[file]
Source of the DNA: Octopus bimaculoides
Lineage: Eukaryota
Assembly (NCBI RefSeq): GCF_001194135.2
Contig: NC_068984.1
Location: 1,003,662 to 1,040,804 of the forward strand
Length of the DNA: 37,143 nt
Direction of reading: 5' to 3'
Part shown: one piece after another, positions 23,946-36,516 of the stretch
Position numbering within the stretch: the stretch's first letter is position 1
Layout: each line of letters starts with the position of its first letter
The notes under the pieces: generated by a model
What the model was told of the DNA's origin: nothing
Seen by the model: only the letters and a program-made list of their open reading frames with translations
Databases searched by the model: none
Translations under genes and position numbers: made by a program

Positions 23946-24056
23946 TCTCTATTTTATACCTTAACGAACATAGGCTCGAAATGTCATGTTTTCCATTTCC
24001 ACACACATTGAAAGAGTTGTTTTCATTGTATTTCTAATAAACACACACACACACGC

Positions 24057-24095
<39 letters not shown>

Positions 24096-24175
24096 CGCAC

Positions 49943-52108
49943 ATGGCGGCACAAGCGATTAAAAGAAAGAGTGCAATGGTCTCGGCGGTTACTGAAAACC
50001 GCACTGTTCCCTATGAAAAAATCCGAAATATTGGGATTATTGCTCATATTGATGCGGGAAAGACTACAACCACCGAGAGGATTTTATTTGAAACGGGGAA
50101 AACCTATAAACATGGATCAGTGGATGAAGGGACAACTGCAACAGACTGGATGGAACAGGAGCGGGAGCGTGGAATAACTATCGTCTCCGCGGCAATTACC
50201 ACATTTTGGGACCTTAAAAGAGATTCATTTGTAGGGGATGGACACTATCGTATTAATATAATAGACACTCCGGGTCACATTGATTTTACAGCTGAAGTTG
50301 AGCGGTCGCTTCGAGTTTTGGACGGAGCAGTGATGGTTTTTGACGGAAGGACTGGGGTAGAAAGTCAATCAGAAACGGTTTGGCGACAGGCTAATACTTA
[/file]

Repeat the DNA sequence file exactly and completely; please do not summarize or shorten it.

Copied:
Source of the DNA: Octopus bimaculoides
Lineage: Eukaryota
Assembly (NCBI RefSeq): GCF_001194135.2
Contig: NC_068984.1
Location: 1,003,662 to 1,040,804 of the forward strand
Length of the DNA: 37,143 nt
Direction of reading: 5' to 3'
Part shown: one piece after another, positions 23,946-36,516 of the stretch
Position numbering within the stretch: the stretch's first letter is position 1
Layout: each line of letters starts with the position of its first letter
The notes under the pieces: generated by a model
What the model was told of the DNA's origin: nothing
Seen by the model: only the letters and a program-made list of their open reading frames with translations
Databases searched by the model: none
Translations under genes and position numbers: made by a program

Positions 23946-24056
23946 TCTCTATTTTATACCTTAACGAACATAGGCTCGAAATGTCATGTTTTCCATTTCC
24001 ACACACATTGAAAGAGTTGTTTTCATTGTATTTCTAATAAACACACACACACACGC

Positions 24057-24095
<39 letters not shown>

Positions 24096-24175
24096 CGCAC

Positions 49943-52108
49943 ATGGCGGCACAAGCGATTAAAAGAAAGAGTGCAATGGTCTCGGCGGTTACTGAAAACC
50001 GCACTGTTCCCTATGAAAAAATCCGAAATATTGGGATTATTGCTCATATTGATGCGGGAAAGACTACAACCACCGAGAGGATTTTATTTGAAACGGGGAA
50101 AACCTATAAACATGGATCAGTGGATGAAGGGACAACTGCAACAGACTGGATGGAACAGGAGCGGGAGCGTGGAATAACTATCGTCTCCGCGGCAATTACC
50201 ACATTTTGGGACCTTAAAAGAGATTCATTTGTAGGGGATGGACACTATCGTATTAATATAATAGACACTCCGGGTCACATTGATTTTACAGCTGAAGTTG
50301 AGCGGTCGCTTCGAGTTTTGGACGGAGCAGTGATGGTTTTTGACGGAAGGACTGGGGTAGAAAGTCAATCAGAAACGGTTTGGCGACAGGCTAATACTTA